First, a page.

Neck pain relief
With so many of us looking at computers or staring most of the day at our smartphones, it’s no wonder data from the Centers for Disease Control and Prevention reports that in the past three months, nearly 20 percent of us have experienced neck pain.
Typically, a stiff neck is the consequence of muscles weakening from poor posture or misuse over time. These habits can also cause other issues like .
Looking down all day at your computer monitor can cause the muscles around the joints of the neck to tire and become overstretched. The same effect can be had by driving for long periods of looking at your smartphone. It can add up and can displace your neck joints if you’re doing this day after day. Follow these to alleviate your neck pain:
Stretching can keep pain at bay.
It can help you avoid neck pain by putting your monitor at eye level, sitting up straight, and avoiding tilting and twisting your head down or to the side while you’re on the computer. Be sure to take frequent breaks when you’re driving or looking at your smartphone and avoid having your neck bent forward for long periods.
Proper stretching and manipulation are the keys to relieving a stiff neck. Here are several stretches that can be attempted at your desk or in the car that can help you prevent a sore neck:
- Roll the shoulders backward and ten times downwards.
- Squeeze ten times with the shoulder blades together.
- Push the head back into your hands and keep for 30 seconds.
- On either side, bring your ear ten times to your shoulder.
When you sleep, take care.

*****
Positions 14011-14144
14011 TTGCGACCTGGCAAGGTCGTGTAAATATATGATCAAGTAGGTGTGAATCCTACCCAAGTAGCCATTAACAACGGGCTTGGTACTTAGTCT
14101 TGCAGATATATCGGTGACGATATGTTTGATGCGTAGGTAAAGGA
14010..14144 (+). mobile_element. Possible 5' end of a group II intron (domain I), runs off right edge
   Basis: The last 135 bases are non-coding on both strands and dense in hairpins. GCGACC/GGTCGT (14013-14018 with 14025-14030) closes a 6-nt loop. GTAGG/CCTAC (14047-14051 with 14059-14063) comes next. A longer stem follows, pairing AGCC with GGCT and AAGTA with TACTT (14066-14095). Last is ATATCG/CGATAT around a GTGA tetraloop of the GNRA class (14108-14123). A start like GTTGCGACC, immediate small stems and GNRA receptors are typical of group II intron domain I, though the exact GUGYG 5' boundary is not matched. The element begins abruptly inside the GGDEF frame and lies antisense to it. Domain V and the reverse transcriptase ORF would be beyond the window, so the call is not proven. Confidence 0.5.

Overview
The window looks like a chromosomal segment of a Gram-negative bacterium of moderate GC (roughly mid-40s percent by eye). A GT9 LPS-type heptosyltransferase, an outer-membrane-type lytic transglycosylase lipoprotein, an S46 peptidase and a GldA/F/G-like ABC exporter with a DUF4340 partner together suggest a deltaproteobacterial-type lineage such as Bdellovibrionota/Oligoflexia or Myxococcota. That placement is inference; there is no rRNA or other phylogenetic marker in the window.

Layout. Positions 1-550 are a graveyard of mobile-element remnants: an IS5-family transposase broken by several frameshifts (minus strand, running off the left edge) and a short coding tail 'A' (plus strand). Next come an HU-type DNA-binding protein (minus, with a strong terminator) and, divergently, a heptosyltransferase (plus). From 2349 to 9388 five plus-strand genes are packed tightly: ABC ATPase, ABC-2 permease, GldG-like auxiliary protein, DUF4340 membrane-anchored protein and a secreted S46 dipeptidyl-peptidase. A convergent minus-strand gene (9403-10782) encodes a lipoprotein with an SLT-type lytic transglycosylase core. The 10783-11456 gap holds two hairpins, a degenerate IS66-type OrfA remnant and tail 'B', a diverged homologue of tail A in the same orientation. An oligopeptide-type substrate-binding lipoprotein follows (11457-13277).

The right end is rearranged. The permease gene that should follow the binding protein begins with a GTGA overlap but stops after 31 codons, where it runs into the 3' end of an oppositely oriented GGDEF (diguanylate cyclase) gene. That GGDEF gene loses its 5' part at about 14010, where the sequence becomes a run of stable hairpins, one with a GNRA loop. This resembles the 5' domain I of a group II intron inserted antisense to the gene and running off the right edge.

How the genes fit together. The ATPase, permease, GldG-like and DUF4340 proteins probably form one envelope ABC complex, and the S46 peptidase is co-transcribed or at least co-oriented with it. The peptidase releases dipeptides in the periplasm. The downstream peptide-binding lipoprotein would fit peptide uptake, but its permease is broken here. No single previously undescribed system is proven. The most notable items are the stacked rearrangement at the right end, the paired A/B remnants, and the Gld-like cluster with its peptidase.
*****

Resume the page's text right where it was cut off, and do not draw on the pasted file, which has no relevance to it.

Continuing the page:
If you are disturbed by your neck, you should pay attention to your sleeping positions as well. Sleep only on your hand or on your back, never on your belly.
When you sleep on your stomach, you will often end up twisting your head for hours at a time, one way or the other. Sleeping on your stomach can also affect your lower back because if you don’t have enough support, your belly sinks into the bed.
Try these simple treatments for mild, regular causes of neck pain:
- To the sore area, add heat or ice. For the first 48 to 72 hours, use ice, and only use heat after that. With warm baths, hot compresses, or a heating pad, heat can be added. To prevent skin injury, be sure not to fall asleep with a heating pad or ice bag in place.
- Take pain relievers such as ibuprofen or acetaminophen over-the-counter.
- Keep going, but stop painful or jerking acts. It helps to relieve the symptoms and decrease inflammation.
- Up and down, side to side, and from ear to ear, perform slow range-of-motion exercises. This helps to stretch the muscles of the neck gently.
- Get the sore or painful places gently massaged by a partner.
- Try sleeping without a pillow or with a unique neck pillow on a firm mattress.
- To minimize pain, ask your health care provider about using a soft neck collar. For a long time, don’t use your collar. Doing so will make the muscles in your neck weaker.